The Bitter Twins by Jen Williams. Advance Reader Copy (ARC) from the publisher, Headline, included. No affiliate links used. You can read my full disclosure policy here.
Today’s 5 questions with… interview is a little different because my husband, Paul, asked the questions. Publication of Jen Williams’ books has either coincided with our wedding anniversary or Paul’s birthday, so they have always made up a part of my gifts to him. So when the opportunity arose to interview Jen as part of the blog tour for her latest novel The Bitter Twins, it seemed appropriate to hand the reins over to Paul.
In fantasy there is an adage, you have to start with a map; are you a mappest or do you begin somewhere else? If so, where?
I’m not a big map person, which is a bit of a controversial stance when it comes to fantasy writing, I know! I do always start out with clear images of the places I will be writing about – so in the Winnowing Flame series, a lot of the story takes place around a huge abandoned city called Ebora, and part of it starts in a place on the coast called The Winnowry. As I begin the first draft I know vaguely where they are in relation to each other, and as other places crop up, I fit them into my mental map. I do like to be able to add in new places in future books as the story needs them, which is partly why my books don’t have maps in the front. The truth is that all my books start with the characters first: who they are and what they want are the beginnings of everything.
The character Copper Cat is a fully realised arse-kicking female heroic character. Did you have to invent her from scratch or were there other fantasy characters you could draw inspiration from?
I had decided that I wanted to write a fun sword and sorcery adventure, something purely to please myself, and Wydrin just turned up fully formed in my head. Sometimes I think these characters hide somewhere in the recesses of your mind, just waiting for the opportunity to rock up and start causing trouble… If I were looking for influences, I would certainly look to Fritz Leiber’s Fafhrd and the Grey Mouser stories, a pair of characters who bear the DNA, in some sense, for Wydrin and Sebastian.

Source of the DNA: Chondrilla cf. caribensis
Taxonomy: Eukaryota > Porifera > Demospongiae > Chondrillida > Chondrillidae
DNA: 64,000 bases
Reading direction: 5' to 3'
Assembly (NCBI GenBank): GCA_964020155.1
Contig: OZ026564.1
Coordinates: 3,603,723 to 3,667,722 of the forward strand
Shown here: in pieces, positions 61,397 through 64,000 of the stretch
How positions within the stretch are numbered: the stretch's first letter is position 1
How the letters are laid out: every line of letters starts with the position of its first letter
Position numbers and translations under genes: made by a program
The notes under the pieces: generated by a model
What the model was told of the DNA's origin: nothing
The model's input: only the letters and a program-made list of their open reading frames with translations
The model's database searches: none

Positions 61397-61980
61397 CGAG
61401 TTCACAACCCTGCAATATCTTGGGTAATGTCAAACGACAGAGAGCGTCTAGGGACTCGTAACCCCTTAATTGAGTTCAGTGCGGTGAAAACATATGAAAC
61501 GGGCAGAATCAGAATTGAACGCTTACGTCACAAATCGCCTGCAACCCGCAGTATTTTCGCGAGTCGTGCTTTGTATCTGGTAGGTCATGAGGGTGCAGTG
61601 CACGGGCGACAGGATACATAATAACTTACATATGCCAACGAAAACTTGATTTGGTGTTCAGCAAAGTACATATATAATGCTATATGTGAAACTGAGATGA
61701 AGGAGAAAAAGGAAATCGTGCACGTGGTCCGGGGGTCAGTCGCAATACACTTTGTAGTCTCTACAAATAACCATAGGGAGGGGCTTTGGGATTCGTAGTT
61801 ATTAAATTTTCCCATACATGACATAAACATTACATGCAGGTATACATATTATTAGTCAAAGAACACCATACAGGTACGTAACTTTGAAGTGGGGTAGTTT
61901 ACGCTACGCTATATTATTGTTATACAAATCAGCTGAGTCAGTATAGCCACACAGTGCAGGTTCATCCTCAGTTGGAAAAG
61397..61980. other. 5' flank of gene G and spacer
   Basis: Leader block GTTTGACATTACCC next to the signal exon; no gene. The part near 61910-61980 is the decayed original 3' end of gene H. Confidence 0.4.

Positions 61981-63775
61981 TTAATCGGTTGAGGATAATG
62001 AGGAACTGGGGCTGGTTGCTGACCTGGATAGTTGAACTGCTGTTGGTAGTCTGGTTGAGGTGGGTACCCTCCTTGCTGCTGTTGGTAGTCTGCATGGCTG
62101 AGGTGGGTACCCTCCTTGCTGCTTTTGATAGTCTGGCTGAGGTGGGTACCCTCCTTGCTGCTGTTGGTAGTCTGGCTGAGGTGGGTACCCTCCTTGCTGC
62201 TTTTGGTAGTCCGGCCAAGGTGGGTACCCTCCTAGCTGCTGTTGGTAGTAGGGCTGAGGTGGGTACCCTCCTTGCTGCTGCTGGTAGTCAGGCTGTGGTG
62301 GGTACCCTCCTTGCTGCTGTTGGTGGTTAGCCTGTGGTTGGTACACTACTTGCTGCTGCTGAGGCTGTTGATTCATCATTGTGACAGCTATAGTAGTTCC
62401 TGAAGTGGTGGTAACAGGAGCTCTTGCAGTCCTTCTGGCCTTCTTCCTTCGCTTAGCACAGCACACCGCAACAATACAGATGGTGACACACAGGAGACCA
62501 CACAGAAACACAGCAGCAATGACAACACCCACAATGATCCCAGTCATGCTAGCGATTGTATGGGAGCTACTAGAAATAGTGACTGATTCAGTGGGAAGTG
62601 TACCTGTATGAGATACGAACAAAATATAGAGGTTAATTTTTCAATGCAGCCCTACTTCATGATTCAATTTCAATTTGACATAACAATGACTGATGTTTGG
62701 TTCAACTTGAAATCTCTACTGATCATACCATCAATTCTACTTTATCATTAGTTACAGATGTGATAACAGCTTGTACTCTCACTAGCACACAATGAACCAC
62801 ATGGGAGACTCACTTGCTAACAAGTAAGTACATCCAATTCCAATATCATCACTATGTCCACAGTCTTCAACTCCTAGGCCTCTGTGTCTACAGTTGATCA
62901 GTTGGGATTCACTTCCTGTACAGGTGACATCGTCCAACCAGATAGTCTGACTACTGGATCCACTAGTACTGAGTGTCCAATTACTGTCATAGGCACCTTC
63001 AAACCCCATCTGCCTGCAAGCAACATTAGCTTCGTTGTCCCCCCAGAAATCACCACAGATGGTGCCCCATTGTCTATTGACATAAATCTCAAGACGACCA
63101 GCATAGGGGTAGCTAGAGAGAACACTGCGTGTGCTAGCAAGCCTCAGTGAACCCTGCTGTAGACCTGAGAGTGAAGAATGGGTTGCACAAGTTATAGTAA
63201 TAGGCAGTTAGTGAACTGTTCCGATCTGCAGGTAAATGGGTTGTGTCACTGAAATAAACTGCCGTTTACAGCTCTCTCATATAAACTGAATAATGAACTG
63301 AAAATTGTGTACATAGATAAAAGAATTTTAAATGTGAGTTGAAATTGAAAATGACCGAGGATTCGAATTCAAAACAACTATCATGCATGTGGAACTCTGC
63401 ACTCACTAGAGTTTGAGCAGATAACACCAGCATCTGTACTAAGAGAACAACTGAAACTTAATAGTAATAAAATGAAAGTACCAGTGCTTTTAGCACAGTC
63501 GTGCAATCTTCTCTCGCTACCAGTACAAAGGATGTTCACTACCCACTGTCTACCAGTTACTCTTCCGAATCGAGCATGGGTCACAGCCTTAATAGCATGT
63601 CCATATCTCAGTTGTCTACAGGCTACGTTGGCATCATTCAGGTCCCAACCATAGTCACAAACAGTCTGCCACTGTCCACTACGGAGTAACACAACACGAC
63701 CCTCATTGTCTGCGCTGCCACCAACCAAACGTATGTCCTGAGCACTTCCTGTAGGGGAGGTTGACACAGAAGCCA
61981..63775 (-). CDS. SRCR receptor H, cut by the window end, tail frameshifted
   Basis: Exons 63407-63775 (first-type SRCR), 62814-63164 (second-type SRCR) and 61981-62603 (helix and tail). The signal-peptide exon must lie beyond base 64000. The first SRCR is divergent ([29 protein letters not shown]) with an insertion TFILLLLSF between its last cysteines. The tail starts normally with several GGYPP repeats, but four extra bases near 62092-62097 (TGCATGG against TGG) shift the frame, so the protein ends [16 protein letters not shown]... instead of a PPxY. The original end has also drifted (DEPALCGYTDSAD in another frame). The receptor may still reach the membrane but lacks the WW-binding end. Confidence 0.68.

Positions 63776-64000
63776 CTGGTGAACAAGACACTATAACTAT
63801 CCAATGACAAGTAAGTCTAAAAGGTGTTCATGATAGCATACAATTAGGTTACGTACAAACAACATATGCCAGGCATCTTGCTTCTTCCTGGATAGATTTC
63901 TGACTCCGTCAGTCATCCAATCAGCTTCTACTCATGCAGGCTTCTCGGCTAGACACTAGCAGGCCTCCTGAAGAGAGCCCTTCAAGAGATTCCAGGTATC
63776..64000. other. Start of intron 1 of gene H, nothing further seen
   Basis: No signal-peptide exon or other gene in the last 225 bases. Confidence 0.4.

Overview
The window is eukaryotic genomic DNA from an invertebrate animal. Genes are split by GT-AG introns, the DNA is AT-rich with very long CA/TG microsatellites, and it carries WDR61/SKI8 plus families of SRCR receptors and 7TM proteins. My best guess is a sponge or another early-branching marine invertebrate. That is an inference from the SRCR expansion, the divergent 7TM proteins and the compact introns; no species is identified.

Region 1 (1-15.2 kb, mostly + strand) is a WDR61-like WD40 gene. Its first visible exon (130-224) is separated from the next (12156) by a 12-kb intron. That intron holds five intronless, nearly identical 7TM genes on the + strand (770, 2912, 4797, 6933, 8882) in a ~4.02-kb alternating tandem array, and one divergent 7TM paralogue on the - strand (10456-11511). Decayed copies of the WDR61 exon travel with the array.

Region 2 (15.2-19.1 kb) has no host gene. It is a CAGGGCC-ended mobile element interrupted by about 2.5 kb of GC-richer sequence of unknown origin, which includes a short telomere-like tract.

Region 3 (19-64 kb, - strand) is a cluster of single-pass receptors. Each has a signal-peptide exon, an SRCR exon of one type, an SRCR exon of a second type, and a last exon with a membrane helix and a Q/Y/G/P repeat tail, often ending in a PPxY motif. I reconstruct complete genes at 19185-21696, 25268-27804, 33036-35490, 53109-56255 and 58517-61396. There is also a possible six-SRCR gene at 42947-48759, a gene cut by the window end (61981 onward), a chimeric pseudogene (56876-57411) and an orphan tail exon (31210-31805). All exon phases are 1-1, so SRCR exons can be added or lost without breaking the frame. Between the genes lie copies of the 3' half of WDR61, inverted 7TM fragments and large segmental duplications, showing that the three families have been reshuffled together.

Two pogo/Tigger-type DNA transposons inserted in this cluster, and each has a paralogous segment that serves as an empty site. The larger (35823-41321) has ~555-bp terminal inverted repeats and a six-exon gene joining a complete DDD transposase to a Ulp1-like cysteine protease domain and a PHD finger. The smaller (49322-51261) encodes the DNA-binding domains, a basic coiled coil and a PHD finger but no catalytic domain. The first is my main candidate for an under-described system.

The new trilogy is noticeably larger in scale than the Copper Cat. Did the success of the Copper Cat give you the confidence to write a much longer tale, or is that just how long the story had to be?
When I finished the Copper Cat trilogy I knew that I wanted to write more fantasy, but I also knew I wanted to challenge myself. The Copper Cat books are essentially a love letter to the golden age of sword and sorcery, so each book is almost its own self-contained adventure. With the Winnowing Flame, I wanted to embrace the ‘epic’ of epic fantasy fully, and tell a properly sprawling story. Gods help me.
Writing is a solitary process. Do you have a routine so that you don’t get completely lost in the world(s) you are creating?
I think that really, getting lost is the objective rather than a thing to be avoided… I’m a freelance writer at the moment, so I’m often doing lots of different bits of writing during the day. The parts of my schedule where I get to write the novel are sort of like a holiday, something I can really enjoy. I also work in a bookshop a couple of days a week, which is lovely, because I get to look at all the new books coming in – it’s like touching base with the wider literary world.
I love hearing what other people are passionate about reading, even if they can’t narrow it down to favourite book. Which book do you wish you could thrust into the arms of strangers and demand they read it immediately?
Oh, so many. Possibly Jonathan Strange and Mr Norrell, although if you thrust that into someone’s arms they’d probably fall over. A less heavy-weight option would be The Last Unicorn, a beautiful little book that is both surprisingly funny and achingly sad.
Jen Williams started writing about pirates and dragons as a young girl and hasn’t ever stopped. Her short stories have featured in numerous anthologies and her debut novel, The Copper Promise, was published in 2014 to huge acclaim. Jen was nominated in the Best Newcomer category at the 2015 British Fantasy Awards and her following two novels, The Iron Ghost and The Silver Tide were both shortlisted for the British Fantasy Awards Novel of the Year. Jen lives in London with her partner and their cat.
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